The detailed description above regarding the hash scan table 20 and related processes 24 and 40 reveals several notable features, some of which are highlighted below for convenient reference.
The present scheme computes and actually stores hash codes in the records 12 of the hash scan table 20. More particularly, a hash code is computed and stored in a record 12 for each data field entry that it makes sense to do so, from an efficiency standpoint. It makes sense to store hash codes for data field entries that would otherwise require CPU-time-intensive string comparisons to verify whether they match a key value from a search request. Rather than routinely initiating a character string comparison for a particular data field entry, a faster native-data-based comparison can be made between the appropriate hash code and user code. Only after the quick native-data-based check indicates promise in a given record, would a more comprehensive and time-consuming character string comparison be made.
Additionally, more than one hash code is preferably stored in each record 12 of hash scan table 20. This permits the user to have search requests based on one, two, or as many hash codes as a record 12 includes. Thus, search requests can be tailor-made to the desired level of specificity.
Moreover, hash scan table 20 is preferably implemented in shared memory 22, which offers certain efficiencies over implementation in non-shared memory. Shared memory is a region of physical memory in which two or more programs each have access. In modern operating systems, implementation of shared memory is one of the more common ways to share data among programs running on the same platform. More importantly, use of shared memory is the fastest way to share data between processes, since the data does not have to be copied in between a server process and a client process. Moreover, each process with access to shared memory space is able to examine and potentially modify the data contained therein.
While the foregoing specification illustrates and describes the preferred embodiments of this invention, it is to be understood that the invention is not limited to the precise construction herein disclosed. The invention can be embodied in other specific forms without departing from the spirit or essential attributes. For example, while hash scan table 20 is preferably implemented as an array of records 12 in shared memory 22 without interconnecting pointers 14, implementation modifications could be made by those skilled in the art. For instance, within non-shared memory could be located a series of records 12, which contain hash codes and which may or may not include pointers 14.
While the inventive arrangements are explained with reference to FIGS. 3-5, those skilled in the art will appreciate that the scope of the inventive arrangements is not limited to the specific exemplary description provided herein. For example, in a system of computers 74 which are conventionally linked together as a network, each computer 74 can contain a copy of hash scan table 20 located in its respective shared memory 22. In such a system, a change made to hash scan table 20 in any one of the computers 74 is similarly made in the other computers' hash scan tables 20. More precisely, a change in one computer's hash scan table 20 is reported to the other computers 74 in the network, using a conventional network communication scheme, so that the other computers 74 may similarly modify their copies of hash scan table 20.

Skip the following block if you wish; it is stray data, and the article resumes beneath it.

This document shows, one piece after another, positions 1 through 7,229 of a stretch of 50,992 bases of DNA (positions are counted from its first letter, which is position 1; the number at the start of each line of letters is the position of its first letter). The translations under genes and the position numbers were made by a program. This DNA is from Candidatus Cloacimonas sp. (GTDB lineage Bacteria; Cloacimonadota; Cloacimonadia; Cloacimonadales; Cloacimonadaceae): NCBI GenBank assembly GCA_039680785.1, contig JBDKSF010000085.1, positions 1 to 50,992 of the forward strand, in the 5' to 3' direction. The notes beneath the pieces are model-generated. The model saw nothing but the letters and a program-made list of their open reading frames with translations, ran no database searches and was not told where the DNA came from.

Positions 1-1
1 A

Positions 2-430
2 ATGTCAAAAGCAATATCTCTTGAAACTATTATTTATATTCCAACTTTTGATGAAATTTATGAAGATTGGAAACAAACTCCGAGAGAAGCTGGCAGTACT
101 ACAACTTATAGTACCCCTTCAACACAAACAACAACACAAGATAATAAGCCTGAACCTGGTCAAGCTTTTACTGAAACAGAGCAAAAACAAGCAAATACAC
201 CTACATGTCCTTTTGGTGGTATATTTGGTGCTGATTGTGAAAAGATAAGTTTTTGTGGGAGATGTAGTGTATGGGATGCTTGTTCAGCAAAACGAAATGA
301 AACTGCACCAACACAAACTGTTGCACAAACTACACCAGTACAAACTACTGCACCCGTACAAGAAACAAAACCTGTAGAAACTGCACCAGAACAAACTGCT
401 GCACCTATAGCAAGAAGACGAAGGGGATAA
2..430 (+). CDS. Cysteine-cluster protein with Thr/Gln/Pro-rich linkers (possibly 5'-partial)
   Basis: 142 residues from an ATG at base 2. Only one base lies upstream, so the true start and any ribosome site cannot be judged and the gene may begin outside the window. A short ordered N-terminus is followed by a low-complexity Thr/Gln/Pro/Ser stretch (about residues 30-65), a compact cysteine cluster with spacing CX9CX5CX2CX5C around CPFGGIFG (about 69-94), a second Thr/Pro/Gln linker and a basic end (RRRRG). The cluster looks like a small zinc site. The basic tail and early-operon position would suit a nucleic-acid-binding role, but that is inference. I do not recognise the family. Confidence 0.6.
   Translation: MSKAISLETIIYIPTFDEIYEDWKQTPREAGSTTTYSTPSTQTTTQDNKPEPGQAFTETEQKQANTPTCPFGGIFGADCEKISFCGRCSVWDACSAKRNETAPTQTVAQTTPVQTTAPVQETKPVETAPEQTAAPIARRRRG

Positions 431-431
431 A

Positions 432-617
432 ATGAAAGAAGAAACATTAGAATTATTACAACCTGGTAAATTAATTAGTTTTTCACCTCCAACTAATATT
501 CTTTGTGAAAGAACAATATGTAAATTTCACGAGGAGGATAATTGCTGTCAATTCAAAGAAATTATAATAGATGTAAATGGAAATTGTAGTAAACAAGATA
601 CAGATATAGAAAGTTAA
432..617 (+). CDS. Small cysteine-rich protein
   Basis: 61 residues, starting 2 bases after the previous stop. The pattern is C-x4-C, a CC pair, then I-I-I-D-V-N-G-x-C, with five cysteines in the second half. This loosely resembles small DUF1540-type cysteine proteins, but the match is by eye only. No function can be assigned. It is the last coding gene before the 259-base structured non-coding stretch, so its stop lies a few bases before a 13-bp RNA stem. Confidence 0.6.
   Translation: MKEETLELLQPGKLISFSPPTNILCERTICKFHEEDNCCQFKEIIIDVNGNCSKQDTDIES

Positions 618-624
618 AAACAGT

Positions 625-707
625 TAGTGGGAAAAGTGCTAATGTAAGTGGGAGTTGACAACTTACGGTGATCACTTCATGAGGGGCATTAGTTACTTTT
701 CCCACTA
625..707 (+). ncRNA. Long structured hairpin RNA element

Moreover, changes to hash scan table 20, such as by addition, modification, or deletion of records 12 in table 20, may be directed by computer receipt of appropriate instruction provided by a user employing any conventional computer input device. Alternatively, any computer 74 in the network, properly connected to an external system or device, may similarly receive instructions from the external system or device concerning hash table modification. For example, a ground station linked to a satellite may provide instruction to a computer 74 in the network, resulting in change to hash scan table 20. And, as discussed above, a change to hash scan table 20 in one of the network of computers 74 is reflected throughout the remaining computers' copies of table 20. Thus, while the inventive arrangements are represented by the illustrations and accompanying description for FIGS. 3-5, the specific details embodied therein are not intended to limit the inventive scope.
Additionally, the type of hashing function used to describe FIGS. 3-5 is merely exemplary, as any type of hashing function may be implemented into the inventive arrangements. Also, it is not necessary that every data entry in a record be given a hash code, though for data entries that would otherwise necessitate time-consuming string comparisons, hash codes are preferably computed and stored. Accordingly, reference should be made to the following claims, rather than to the foregoing specification, as indicating the scope of the invention.
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|U.S. Classification||1/1, 370/395.32, 711/216, 707/999.002, 707/999.1|
|International Classification||G06F7/00, G06F17/30|
|Cooperative Classification||Y10S707/99932, G06F17/30595|
|Aug 10, 1999||AS||Assignment|